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Despite dating Alice, George falls in love with Angela Vickers (Elizabeth Taylor in her first adult role) after meeting her at a party. Angela is not only beautiful she is also from a wealthy family. Dating Angela brings George closer to the upper crust world he always desired.

hqdefaultHowever, Alice is hardly out of the picture, and it isn’t before long she announces she is pregnant with George’s child. She believes this will prompt George to marry her. Not surprisingly, George is not happy with this idea, especially since he is in love with Angela. He tells Alice to have an abortion but she refuses. She figures since George is getting closer to his uncle’s world of wealth, he’ll have no problem supporting a wife and child.

Alice soon sees a newspaper of photo of George and Angela and realizes he is cheating on her. Alice confronts George, threatening to tell everyone about what is going on between them and about the pregnancy. He better marry her or else.

To save face, George takes Alice to the local city hall for a quick elopement. However, it is Labor Day week-end and city hall is closed. Instead of ditching Alice, George convinces her they should visit a nearby lake. Not quite realizing what George has in mind, Alice agrees.

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While renting a boat under a false name, George acts nervous. Finding out there are no people on the lake George thinks this might be a good time to murder Alice and dispose of her body. With Alice out of the picture George is free to continue dating Angela and free from marrying Alice.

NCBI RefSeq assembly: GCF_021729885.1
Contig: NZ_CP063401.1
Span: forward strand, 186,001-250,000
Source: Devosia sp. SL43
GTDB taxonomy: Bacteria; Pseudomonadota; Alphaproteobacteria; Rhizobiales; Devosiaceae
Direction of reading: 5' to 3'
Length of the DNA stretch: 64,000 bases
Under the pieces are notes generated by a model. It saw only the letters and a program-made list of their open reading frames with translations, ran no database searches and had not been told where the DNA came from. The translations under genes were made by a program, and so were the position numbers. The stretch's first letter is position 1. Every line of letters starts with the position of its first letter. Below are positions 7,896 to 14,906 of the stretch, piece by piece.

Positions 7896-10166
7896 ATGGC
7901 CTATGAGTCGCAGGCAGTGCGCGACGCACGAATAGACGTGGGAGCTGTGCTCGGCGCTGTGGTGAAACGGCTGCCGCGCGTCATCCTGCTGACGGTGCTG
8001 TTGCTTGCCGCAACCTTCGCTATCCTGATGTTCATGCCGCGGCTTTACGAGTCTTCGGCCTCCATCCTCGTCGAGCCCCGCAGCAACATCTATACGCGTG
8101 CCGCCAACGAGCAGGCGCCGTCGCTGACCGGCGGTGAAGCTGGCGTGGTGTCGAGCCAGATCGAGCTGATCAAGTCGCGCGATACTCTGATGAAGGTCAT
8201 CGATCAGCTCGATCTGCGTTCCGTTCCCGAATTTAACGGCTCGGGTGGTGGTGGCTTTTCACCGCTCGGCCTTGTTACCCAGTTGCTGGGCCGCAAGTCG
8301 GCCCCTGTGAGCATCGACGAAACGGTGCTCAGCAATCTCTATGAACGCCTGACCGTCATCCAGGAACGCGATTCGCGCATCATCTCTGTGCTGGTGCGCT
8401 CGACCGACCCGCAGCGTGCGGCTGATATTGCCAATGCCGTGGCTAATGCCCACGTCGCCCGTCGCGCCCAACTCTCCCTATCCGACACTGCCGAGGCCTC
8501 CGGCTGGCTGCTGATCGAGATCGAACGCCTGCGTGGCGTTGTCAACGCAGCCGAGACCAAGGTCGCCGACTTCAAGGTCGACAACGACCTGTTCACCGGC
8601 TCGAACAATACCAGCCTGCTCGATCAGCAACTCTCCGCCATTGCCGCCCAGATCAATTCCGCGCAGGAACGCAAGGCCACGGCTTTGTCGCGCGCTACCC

However, once Alice tells George how excited she is about their future and the upcoming birth of their child. George has a change of heart. He can’t murder Alice. He must do the right thing and marry her. But when Alice stands up in the boat, the boat capsizes, and Alice does drown.

816full-a-place-in-the-sun-screenshotGeorge, however, is safe, and he swims to shore. He goes to Angela’s family lake home and struggles to keep the story of Alice’s drowning a secret. But before long Alice’s body is discovered, her drowning is ruled a homicide.

With a great deal of evidence stacked against him George is arrested for Angela’s death. This happens just as George is going to ask for Angela’s hand in marriage.

Though George is innocent, the evidence is overwhelming. He tries to explain what lead up to Alice’s accidental drowning, but the prosecutor (Raymond Burr) aggressively pulls apart George’s testimony. The prosecutor convinces the jury that George committed first degree murder and the jury finds him guilty. George is sentenced to the electric chair.

As George faces his last days he pours his heart out in a letter to Angela. He claims he did not kill Alice but her drowning was perhaps his only way to leave his poor, underprivileged past behind and start fresh with Angela.

A Place in the Sun is lushly filmed in black and white, and its romantic scenes are unbelievably passionate and erotic. Elizabeth Taylor’s beauty is beyond compare and she and Montgomery Clift have electric chemistry that leaps off the screen. A Place in the Sun was nominated for nine Oscars and won six, including a best director Oscar for George Stevens.

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Based on the Theodore Dreiser novel, An American Tragedy, A Place in the Sun highlights the huge gap between rich and poor, even among family members. It also conveys how one’s ambitious desires, and obsession with money and status can make people consider doing horrible things. A Place in the Sun also shows how people can be victims and victimize others.